We were all determined to get our runs in and done with on Saturday: determination. I found out from my running pal and team captain that the humidity was 10% higher in Tarrytown than in Astoria that day: humidity. No more do I believe that Rockefeller exists in its own perfect running weather world. As determined (and/or insane) as we might have been, we didn't let humidity win. And at the end of the day I know we were all satisfied.
Thursday, August 23, 2007
A question that hovers in the background for me these last couple months is how do I repeat the fantastic experience that I had during my first marathon last year in NYC? It still makes me gush like a chatty teenage girl! I'll admit I'm scared to have a bad marathon. But I'm getting in my longs runs; it's my weekly mileage that has suffered.
Although I'm slowly gaining confidence in my training as the summer wanes. I guess you just have to put your head down, grit your teeth, and do the runs and have the faith that your plans will prepare you for those 26.2 miles. You know, I believe my Mom would call this a healthy fear. A marathon is an animal that you have to respect. One day an encounter might be full of playfulness, another wariness, and yet another full of anger and fear. But if you know all sides of the beast, you know how to tame it or attack it. That is the beauty of it I guess: the uncertainty of it all.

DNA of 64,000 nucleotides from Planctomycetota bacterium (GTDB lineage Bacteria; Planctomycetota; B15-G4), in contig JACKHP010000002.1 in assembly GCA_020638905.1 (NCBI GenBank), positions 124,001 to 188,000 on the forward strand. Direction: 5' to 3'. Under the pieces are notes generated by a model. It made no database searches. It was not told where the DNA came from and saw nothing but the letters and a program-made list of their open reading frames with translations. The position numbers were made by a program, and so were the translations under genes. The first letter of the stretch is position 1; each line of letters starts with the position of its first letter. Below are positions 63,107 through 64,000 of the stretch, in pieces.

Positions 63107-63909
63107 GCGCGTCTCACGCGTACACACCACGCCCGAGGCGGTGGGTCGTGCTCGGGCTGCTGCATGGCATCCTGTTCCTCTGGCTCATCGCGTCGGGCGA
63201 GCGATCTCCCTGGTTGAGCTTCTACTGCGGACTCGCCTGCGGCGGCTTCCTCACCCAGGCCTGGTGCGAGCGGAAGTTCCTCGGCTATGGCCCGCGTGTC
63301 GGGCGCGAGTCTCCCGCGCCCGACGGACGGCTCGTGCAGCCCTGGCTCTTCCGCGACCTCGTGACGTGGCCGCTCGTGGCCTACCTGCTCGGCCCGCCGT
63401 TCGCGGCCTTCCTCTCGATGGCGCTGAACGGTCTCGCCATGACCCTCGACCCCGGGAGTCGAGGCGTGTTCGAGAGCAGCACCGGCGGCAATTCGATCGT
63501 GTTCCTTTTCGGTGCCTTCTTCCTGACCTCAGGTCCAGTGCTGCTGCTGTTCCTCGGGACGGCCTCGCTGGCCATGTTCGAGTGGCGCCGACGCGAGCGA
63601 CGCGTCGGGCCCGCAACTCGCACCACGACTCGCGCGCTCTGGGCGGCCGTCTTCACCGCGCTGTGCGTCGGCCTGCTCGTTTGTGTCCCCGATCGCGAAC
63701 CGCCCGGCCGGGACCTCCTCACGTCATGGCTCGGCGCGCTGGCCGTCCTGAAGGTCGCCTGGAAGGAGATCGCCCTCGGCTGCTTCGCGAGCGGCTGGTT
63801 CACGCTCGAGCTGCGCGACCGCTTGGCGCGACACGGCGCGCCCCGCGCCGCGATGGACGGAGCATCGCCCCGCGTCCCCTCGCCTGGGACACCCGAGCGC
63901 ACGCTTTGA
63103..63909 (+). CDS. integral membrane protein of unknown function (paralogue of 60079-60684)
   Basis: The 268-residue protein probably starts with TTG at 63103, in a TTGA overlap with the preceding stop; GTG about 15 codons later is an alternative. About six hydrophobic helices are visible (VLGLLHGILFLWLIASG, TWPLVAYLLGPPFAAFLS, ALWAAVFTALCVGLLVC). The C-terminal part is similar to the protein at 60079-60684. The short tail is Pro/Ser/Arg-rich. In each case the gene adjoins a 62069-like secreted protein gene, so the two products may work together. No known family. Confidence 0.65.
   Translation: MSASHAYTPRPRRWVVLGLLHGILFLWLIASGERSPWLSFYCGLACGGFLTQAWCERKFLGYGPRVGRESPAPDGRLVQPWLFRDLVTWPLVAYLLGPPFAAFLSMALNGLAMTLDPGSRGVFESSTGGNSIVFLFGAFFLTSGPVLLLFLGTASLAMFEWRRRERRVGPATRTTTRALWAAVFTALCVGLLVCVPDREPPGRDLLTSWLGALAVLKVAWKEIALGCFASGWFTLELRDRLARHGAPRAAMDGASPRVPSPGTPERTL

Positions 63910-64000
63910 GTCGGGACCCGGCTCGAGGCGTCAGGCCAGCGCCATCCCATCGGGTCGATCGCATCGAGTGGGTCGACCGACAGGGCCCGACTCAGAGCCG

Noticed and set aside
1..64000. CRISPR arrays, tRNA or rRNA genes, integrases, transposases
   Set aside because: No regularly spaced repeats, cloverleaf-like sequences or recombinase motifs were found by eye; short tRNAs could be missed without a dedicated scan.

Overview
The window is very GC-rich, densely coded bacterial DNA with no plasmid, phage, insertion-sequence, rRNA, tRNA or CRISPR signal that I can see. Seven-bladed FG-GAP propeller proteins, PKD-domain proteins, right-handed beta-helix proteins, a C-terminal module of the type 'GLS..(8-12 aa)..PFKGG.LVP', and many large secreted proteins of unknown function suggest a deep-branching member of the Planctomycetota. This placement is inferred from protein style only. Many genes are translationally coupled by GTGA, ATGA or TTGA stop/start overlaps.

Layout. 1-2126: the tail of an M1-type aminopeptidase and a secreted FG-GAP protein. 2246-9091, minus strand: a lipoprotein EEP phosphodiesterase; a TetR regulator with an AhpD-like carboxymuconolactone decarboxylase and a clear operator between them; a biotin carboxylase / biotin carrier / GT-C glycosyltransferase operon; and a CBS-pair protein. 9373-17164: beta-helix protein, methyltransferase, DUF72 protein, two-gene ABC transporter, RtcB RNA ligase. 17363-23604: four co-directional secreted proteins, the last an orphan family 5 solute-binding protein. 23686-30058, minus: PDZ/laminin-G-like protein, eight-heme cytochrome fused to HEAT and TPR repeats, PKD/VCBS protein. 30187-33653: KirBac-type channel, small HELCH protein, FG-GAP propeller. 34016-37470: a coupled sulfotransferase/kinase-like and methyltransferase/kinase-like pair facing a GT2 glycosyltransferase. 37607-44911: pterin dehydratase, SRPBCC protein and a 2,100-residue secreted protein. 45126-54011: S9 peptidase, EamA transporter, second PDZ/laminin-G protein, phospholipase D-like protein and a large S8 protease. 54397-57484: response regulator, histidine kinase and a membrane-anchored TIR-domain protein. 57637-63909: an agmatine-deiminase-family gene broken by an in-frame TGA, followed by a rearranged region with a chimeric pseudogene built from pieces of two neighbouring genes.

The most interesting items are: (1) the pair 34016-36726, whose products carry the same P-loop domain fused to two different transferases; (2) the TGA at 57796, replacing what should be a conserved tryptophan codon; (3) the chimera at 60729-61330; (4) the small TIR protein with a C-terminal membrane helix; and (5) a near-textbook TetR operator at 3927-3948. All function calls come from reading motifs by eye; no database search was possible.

I do have 3 to 4 drafts saved up for future editing. One has been stewing for over a year I think. I start writing and then the pressure to be witty and set the theme becomes overwhelming and I can't get it all into a succinct and coherent entry. Simply put: I run and I work on tunnels. I like to write and I love to talk. I have lots of dreams (one is to stop working on tunnels) and wishes (one is to win the lottery so I can stop working on tunnels).
And here is when I start to feel like I need to write something profound or amusing or - I don't know! But today is different. I'm just going to post. I have never done that before.